At the very least, I think that Haiti should have a strong say in this decision.  Please, U.S. government, listen to the Haitian voices before you make decisions about their children. Haiti is an autonomous country. Please ask them what they need, and don't try to make decisions for them.

Readers, I would love to hear your thoughts on Haiti and her children.

Sunday, January 17, 2010

Out with the with the New!

Once again, there has been "blog silence" here. But not for lack of content: I've just been going through a lot, and it's been a little overwhelming.

December is a rough month for me.  And (as my colleague said to me) even though I can see the train wreck coming down the tracks, I feel powerless to stop it.

Let me start by saying: The commercialism behind holiday shopping is getting more and more depressing for me each year.  Could it be because I've outgrown it?  I yearn for deeper spiritual focus during the year's end, and it can tend to get lost in the blaring commercials on TV or the event invitations which fill up calendars quicker than sand flowing through an hour glass.  Spending so many years in Japan didn't help either: we don't have years of family heirloom ornaments to put on our tree (not that I want them) and I haven't built many family traditions around the holidays either.  Also, being a more eco-friendly family, lots of the American ways to celebrate the holidays seem ecologically unjust: chopping down trees, increasing your electricity usage for lawn displays, purchasing wrapping paper that will end up in the trash (or, perhaps, the recycling bin). The list goes on and on. I'd like to be more festive and I love the "goodwill towards men" attitude around Christmas time.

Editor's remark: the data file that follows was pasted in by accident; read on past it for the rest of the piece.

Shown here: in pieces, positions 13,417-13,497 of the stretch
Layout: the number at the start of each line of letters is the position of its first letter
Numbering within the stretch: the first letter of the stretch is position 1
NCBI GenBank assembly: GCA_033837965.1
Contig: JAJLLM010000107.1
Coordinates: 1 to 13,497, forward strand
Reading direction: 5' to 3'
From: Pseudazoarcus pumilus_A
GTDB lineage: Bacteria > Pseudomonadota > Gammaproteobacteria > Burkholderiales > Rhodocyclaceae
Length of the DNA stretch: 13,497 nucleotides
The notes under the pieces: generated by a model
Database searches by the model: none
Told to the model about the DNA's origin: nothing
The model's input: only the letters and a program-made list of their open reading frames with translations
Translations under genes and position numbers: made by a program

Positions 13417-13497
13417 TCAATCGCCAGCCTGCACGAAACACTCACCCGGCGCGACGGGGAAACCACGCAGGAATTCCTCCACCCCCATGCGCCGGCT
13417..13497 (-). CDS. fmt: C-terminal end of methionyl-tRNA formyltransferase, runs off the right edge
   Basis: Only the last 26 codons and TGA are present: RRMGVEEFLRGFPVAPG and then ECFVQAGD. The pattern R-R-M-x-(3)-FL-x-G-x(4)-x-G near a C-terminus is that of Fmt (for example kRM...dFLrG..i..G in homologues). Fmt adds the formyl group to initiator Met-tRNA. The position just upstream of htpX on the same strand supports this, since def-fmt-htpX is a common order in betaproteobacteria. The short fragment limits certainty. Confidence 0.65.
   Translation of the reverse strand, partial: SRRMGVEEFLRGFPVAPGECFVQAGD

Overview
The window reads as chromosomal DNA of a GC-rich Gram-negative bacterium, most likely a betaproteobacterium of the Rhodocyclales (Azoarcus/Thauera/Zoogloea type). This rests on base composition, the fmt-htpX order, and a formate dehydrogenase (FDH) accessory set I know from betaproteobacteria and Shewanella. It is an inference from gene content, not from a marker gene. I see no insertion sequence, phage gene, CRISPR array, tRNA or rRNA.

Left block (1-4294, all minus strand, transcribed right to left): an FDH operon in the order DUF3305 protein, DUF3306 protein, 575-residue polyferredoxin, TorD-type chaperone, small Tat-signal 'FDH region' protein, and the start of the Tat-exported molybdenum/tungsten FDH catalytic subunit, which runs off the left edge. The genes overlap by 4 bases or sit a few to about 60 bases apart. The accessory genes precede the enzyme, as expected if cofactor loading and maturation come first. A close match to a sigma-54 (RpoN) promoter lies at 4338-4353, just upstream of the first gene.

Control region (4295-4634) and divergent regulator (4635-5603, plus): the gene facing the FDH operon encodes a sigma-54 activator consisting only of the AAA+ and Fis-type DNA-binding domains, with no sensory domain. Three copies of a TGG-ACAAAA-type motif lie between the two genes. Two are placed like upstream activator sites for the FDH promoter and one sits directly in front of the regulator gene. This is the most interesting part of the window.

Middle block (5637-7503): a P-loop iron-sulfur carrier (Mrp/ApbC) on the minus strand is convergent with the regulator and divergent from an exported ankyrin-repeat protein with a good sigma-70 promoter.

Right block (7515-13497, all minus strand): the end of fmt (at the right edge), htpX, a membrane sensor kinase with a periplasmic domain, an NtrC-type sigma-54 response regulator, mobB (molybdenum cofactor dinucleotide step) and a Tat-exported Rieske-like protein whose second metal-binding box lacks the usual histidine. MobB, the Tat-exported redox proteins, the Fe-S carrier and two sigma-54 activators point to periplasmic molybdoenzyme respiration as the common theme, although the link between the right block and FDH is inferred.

However, December is also the month of my birthday.  About ten years ago, I realized that I get pretty emotional around my birthday because, as an adoptee, what does my birthday really celebrate?  While for some, it's an accomplishment of another year of life, my birthday is tainted because it marks for me the day of separation from a biological family that I've never known.  So many questions run through my mind: Will I ever be reunited with them?  Am I at peace if I never get to meet them?

I try not to be so negative and depressing around my birthday.  After all, I'm a grown woman and know the reasons why I might feel sad, so that's more than half of the psychological battle, right?

That's why I appreciate New Year's so much.  I think that I learned it when I lived in Japan.  The Japanese have a superficial sense of Christmas: you'll see signs of Christmas in the department stores and in the bakeries.  But the real holiday is New Year's.  The preparation before this holiday is cleaning and cooking to get rid of the old and start the New Year afresh. Then you have three days off to do nothing but relax with family, watch kooky New Year's TV shows and eat all of the cold food you prepared the week before.

So now that it's January, I say "Happy New Year" and let the new beginnings start! And to celebrate the New Year, I've chosen a new title and focus for my blog: Adoption Fusion - discovering where adoption, race and culture blend together.  Enjoy!